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MOTAS: The Mystery of Time and Space

Point & Click adventure games have been around for a very long time; indeed, some of the earliest big titles were of this genre. We’ve had the Monkey Island franchise, Grim Fandango, Broken Sword – And then we had the Mystery of Time & Space (MOTAS). Recently on our Discord channel, I got into a conversation with Jason from VidyaSauce, who was live streaming himself playing Elea – A new game that identifies itself as an Indie Adventure game. When I saw the sci-fi theme of the game, I was immediately brought back to MOTAS – A game that I and my family loved to bits.

I’m not saying this game will blow your mind, especially as the game was first released on its own website, all the way back in 2001. I’ve been unsuccessful in getting the website to launch the game, but thankfully I was able to find the game on Albino Blacksheep, a classic website for Flash based video games and animations. Albino Blacksheep, in its day, was one of the larger websites that dealt with Flash; usually, if someone wasn’t on Newgrounds, they would have been on Albino Blacksheep instead. If you’re at all interested in how Flash games and animations were portrayed back in the early 00’s, then I would heavily recommend you check this site out.

MOTAS was a really tricky and really quite unique game for its time. It didn’t created a subgenre unto itself, but it certainly was one of the games that brought the genre to a new audience. It was definitely one of those genres that never really took off – But there were the occasional front-runner. The subgenre I’m talking about is the Escape Room genre, where you typically are locked or stuck somewhere – and you have to get your way out of it. Think of it like going to one of those physical Escape Room places – But in video game form. Honestly, they were great back in the day and indeed, there are some amazing ones being developed for Android and iOS, so look out for them!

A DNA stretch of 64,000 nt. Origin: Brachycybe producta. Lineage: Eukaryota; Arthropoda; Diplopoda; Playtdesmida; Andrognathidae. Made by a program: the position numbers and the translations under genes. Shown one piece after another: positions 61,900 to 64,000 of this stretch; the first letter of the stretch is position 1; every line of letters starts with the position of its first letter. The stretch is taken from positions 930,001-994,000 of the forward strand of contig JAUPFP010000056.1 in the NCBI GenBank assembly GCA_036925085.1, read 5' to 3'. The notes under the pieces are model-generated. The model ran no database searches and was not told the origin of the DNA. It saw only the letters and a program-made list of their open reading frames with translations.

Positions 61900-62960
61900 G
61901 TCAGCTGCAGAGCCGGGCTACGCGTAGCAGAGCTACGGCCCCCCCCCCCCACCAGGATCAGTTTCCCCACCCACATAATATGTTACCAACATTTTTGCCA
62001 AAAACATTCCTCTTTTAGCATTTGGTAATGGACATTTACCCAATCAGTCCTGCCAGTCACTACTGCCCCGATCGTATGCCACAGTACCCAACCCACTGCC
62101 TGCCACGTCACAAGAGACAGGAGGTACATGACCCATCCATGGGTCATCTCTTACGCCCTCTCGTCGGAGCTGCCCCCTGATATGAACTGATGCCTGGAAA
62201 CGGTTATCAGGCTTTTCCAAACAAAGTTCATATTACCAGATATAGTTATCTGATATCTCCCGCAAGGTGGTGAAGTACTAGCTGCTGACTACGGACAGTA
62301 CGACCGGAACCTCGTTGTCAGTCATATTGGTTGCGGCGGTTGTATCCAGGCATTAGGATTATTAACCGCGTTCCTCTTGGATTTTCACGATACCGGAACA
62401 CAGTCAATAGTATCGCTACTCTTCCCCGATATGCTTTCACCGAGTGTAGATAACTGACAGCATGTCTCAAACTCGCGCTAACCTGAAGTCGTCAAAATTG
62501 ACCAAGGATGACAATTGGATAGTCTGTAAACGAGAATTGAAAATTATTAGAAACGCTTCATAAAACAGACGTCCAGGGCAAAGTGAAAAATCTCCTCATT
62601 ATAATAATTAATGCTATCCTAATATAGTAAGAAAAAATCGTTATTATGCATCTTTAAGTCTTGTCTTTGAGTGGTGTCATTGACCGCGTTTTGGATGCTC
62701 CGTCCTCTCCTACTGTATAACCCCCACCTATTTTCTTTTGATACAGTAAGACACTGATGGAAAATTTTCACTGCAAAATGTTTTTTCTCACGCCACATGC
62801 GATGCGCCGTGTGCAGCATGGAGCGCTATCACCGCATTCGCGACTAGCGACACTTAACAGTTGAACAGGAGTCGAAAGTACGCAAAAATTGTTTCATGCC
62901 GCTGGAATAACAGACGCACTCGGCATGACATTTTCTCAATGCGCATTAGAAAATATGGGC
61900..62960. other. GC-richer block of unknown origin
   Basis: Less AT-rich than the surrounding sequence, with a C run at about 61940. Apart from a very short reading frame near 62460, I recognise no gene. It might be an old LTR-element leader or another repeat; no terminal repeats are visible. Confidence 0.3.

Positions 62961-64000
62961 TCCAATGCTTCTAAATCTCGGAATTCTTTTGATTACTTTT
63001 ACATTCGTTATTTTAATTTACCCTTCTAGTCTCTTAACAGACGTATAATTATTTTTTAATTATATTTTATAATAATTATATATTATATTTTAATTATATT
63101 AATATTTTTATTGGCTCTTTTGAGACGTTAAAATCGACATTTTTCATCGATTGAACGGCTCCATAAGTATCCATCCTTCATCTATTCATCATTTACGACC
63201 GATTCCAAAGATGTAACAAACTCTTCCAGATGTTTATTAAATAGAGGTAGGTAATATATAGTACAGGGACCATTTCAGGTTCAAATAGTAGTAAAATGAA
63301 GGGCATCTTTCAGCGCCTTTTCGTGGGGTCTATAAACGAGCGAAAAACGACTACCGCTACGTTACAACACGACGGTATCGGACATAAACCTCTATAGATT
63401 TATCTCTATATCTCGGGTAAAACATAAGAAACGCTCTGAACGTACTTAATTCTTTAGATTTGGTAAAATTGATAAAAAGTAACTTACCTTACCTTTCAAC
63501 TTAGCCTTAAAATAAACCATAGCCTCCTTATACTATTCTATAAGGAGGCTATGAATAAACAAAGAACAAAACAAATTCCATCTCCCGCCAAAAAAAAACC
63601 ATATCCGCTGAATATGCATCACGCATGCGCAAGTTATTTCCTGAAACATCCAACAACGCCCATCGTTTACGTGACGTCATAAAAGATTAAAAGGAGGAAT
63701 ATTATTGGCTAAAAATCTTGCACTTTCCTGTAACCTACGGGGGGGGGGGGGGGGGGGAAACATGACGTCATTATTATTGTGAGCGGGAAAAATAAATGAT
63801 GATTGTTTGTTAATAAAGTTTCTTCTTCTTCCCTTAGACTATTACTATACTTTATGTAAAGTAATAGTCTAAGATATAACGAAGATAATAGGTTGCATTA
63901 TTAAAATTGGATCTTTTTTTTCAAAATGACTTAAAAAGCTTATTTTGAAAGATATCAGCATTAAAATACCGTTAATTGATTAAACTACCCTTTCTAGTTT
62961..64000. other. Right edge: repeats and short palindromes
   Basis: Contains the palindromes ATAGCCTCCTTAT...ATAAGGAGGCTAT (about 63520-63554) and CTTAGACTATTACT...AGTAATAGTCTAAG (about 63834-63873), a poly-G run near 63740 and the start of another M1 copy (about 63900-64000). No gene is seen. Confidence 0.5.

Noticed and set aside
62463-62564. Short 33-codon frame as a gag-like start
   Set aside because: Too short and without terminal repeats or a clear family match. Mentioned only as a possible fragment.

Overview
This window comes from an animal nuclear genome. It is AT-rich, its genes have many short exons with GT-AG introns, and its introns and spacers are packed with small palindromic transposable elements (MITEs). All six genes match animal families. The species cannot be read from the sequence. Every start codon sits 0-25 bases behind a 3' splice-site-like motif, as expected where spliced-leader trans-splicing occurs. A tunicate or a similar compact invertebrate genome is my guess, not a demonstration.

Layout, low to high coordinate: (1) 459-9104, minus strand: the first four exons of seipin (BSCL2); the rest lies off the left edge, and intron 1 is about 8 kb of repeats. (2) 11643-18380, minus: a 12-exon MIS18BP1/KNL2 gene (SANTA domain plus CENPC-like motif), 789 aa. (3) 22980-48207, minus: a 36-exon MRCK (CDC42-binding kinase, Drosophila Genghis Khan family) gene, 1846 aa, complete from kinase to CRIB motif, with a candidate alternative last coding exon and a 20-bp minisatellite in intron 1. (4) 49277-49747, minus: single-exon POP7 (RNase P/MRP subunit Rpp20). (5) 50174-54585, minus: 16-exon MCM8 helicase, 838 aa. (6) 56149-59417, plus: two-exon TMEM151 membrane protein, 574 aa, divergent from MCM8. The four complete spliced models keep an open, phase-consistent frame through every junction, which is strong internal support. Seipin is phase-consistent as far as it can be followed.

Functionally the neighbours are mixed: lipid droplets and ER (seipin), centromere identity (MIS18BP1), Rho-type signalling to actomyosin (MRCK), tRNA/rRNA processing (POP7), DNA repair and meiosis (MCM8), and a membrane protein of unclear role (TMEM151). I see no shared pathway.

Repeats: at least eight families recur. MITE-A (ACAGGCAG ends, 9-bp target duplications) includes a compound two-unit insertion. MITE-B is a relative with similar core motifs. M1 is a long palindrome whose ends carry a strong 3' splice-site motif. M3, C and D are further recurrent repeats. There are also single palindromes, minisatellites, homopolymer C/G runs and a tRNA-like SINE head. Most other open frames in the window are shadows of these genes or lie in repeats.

What made MOTAS so unique was the puzzles – They weren’t too complex, but each and every level/map had a puzzle in it – and it wouldn’t tell you about it. One such puzzle I remember very clearly is pictured above – IntelliServe I believe the name was. It wasn’t even a hard puzzle, instead it was a memory puzzle (or at least, a puzzle that you had to write your successes and failures down on). Each time you progressed, if you pressed and incorrect one, you’d be put back, sometimes up to 3 screens. I remember when me and my family first beat this damn puzzle, the rest of the family wanted to learn the secrets.

The game was developed over many years – There were several points where we had all caught up with the most recent room. I remember the developer would often sort of have a stop point, an end as it were, where it tells you that you’ll have to wait for the next update. So there were times we’d forget all about it and come back to it years later. Honestly, MOTAS was one of those games you had to try for yourself – And I’d heavily recommend you give it a go. Whether or not it’s my browser playing up, rather than the website itself, I hope you can play MOTAS on Albino Blacksheep for years to come.

Next year, I’m going to be going to my very first Escape Room, which I’m looking forward to. I have my experience of games like MOTAS and also Monkey Island to thank, if there’s anything I can give my team. I’ll be sure to let you all know how that goes! Have you ever played an Escape Room style game? Have you ever been to a real world Escape Room? Share your thoughts and your experiences in the comments below, or over on Facebook and Twitter.


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